If you've made it all the way to Blarney Castle, forked over 10€, walked up all the stairs to the top, you can't say no to kissing the Blarney Stone, can you? Or at least pretend to if you are a germaphobe, as it was recently voted as the #1 germiest world attractions on a Trip Advisor poll, it's estimated that 400,000 people planted their lips on the stone in 2008.
There are many theories as to the origin of the stone and how it came to Ireland, the one that the castle signs seem to support is that it was "The Fatal Stone" used to choose kings of Ireland, removed to Scotland to become the Stone of Destiny (Stone of Scone) used to select Scottish kings, then finally split in half when Cormac MacCarthy supported Robert the Bruce in his defeat of the English, half of the stone went to Blarney Castle, the other half is now in Edinburgh Castle after a several century stop at Westminster Abbey in London. The story continues that a witch saved from drowning revealed it's power to the MacCarthys stating that "There is a stone there that whoever kisses, Oh! He never misses to grow eloquent."
Now I may have been sufficently eloquent before I kissed the stone or I may have, in the excitement of having the blood rush to my head, missed actually kissing the stone, but I certainly haven't noticed any difference in my eloquence of speech!
I am glad though that they have repositioned the stone, at one time you were held by your ankles and lowered head first, now you just lay on your back, grip a couple of metal bars and plant a smooch on the stone.
For entrance into the Castle and grounds, you first need to purchase your ticket!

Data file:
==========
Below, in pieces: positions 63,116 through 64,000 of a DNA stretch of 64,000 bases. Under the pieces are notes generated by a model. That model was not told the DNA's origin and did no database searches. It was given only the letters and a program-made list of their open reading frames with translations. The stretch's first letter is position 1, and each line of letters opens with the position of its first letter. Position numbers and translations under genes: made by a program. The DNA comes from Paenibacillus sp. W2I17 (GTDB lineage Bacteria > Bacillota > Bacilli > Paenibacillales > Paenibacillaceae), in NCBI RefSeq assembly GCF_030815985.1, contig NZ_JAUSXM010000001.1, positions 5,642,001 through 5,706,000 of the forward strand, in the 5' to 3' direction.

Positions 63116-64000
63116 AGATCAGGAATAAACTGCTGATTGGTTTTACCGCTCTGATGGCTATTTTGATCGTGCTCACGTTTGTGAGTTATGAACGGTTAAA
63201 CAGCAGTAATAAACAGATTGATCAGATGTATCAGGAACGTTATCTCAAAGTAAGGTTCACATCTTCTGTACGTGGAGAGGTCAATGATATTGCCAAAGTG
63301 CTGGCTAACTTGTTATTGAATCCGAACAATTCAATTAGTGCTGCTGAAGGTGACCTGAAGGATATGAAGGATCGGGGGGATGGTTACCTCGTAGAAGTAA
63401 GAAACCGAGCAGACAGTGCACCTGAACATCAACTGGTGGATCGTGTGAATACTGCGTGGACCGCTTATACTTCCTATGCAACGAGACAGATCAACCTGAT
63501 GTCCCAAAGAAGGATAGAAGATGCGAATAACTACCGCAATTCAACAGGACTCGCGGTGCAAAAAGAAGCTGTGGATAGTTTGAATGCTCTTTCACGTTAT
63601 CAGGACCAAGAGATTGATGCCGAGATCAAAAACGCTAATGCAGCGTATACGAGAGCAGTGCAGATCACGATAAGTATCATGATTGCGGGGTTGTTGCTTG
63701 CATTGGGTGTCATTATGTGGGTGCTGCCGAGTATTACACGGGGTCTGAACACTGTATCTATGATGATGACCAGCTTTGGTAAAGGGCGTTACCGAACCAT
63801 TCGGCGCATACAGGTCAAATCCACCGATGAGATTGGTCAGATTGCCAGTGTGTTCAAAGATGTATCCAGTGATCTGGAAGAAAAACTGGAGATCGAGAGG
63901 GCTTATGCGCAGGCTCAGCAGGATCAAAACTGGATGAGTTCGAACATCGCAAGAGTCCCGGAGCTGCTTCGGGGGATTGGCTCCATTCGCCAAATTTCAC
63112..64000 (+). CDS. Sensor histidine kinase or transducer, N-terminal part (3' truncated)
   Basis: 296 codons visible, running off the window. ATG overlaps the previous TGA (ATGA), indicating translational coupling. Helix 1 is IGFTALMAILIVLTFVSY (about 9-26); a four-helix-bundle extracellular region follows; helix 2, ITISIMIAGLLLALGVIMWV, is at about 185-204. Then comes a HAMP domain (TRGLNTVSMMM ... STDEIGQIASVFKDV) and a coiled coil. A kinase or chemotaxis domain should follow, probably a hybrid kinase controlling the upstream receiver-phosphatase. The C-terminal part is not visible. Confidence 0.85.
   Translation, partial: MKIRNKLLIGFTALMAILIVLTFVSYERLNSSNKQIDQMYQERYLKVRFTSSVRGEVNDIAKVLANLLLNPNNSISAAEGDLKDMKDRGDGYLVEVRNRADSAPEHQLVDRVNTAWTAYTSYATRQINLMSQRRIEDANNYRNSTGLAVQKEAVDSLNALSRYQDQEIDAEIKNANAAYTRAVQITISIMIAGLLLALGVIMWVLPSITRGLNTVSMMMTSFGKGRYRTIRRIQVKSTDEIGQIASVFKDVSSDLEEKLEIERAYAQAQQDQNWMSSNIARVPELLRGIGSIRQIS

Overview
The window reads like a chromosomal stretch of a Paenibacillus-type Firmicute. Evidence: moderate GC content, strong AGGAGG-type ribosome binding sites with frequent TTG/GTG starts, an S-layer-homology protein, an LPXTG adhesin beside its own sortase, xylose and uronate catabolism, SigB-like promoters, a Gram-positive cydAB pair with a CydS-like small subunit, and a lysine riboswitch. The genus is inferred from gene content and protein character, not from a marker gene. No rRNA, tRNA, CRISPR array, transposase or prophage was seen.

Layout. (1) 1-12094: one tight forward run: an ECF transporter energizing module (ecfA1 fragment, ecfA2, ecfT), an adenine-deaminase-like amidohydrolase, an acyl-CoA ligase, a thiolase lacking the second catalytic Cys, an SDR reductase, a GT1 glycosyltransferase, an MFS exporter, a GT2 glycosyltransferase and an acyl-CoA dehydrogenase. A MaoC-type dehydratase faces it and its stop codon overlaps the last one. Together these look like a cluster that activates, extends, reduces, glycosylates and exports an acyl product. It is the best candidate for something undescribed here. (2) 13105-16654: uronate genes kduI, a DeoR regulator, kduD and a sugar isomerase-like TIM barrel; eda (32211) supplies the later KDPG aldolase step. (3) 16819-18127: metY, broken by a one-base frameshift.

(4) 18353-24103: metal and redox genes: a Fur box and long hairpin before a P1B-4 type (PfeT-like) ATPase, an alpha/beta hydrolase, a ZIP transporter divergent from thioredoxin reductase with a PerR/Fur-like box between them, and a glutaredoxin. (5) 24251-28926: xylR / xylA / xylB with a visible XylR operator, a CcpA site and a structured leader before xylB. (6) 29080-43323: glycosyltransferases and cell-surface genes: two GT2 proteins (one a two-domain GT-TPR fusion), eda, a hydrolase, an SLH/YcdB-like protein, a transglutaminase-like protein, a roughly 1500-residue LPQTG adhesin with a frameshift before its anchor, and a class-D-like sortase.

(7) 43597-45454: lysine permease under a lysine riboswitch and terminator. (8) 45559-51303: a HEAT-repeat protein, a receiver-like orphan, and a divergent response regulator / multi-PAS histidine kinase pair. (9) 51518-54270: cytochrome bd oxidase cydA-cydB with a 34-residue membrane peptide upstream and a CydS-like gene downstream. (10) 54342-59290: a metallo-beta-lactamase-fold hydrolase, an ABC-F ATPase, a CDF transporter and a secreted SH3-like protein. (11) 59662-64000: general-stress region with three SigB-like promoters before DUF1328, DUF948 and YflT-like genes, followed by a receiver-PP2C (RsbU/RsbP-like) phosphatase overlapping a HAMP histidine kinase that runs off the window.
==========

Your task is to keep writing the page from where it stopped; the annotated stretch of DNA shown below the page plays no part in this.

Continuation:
Handing over 10 Euros entitled me to enter the castle, kiss the Blarney Stone and wander around Rock Close.
We had a short while to wait at the turnstyles - I can't imagine how long this would take when it's busy!
Prices and conditions are displayed, so you can read these while you're waiting (pic 2 + 3)
May and September 0900 - 1830
June to August 0900 - 1900
October - April 0900 - Sundown or 1800
Summer - 0900 - 1800
Winter - 0900 - Sundown or 1700
Adults - 10 Euros
60+ - 8 Euros
Students - 8 Euros
8-14 yrs - 3.50 Euros
Family (2 adults 2 children) 23.50 Euros
The lady in the ticket office was very helpful - she spotted Gillybobs case, and offered to keep it for her in a room nearby.
There were guide books for sale. I purchased one 'Blarney Castle, the story of a legend' for 3 euros. This was pocket sized, and had lots of useful information, including a guided tour of the Castle and grounds.
The Village Green and its surrounding houses were part of James St John Jefferyes model estate village, considered at its time to be one of the finest of its kind in Ireland.
In 1703, his Grand Father, Sir James Jefferyes, who was the Governer of Cork, bought 'the Castle, Village, Mills, Customs, all lands and the park thereto belonging, containing 1401 acres'.
This property had had 2 previous owners in a space of less than 12 months. The estate had been auctioned in 1702, following confiscation by the State of all estates of the native chiefs. (Following The Battle of The Boyne, and loss of the Irish Cause in 1609)